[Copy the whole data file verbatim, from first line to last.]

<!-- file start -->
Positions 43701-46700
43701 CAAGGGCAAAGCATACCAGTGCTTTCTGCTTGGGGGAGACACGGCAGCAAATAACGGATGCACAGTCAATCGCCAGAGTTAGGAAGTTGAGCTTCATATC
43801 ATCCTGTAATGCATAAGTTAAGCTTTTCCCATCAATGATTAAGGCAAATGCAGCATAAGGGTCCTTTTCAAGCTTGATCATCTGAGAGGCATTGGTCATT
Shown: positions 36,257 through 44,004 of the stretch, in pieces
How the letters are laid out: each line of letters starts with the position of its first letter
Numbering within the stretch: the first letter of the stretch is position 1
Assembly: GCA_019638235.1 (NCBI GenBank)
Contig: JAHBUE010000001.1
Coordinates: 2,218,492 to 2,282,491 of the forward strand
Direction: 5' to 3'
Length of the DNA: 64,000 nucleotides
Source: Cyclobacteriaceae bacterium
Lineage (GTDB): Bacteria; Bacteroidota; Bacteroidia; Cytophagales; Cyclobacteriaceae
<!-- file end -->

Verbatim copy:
Positions 43701-46700
43701 CAAGGGCAAAGCATACCAGTGCTTTCTGCTTGGGGGAGACACGGCAGCAAATAACGGATGCACAGTCAATCGCCAGAGTTAGGAAGTTGAGCTTCATATC
43801 ATCCTGTAATGCATAAGTTAAGCTTTTCCCATCAATGATTAAGGCAAATGCAGCATAAGGGTCCTTTTCAAGCTTGATCATCTGAGAGGCATTGGTCATT
Shown: positions 36,257 through 44,004 of the stretch, in pieces
How the letters are laid out: each line of letters starts with the position of its first letter
Numbering within the stretch: the first letter of the stretch is position 1
Assembly: GCA_019638235.1 (NCBI GenBank)
Contig: JAHBUE010000001.1
Coordinates: 2,218,492 to 2,282,491 of the forward strand
Direction: 5' to 3'
Length of the DNA: 64,000 nucleotides
Source: Cyclobacteriaceae bacterium
Lineage (GTDB): Bacteria; Bacteroidota; Bacteroidia; Cytophagales; Cyclobacteriaceae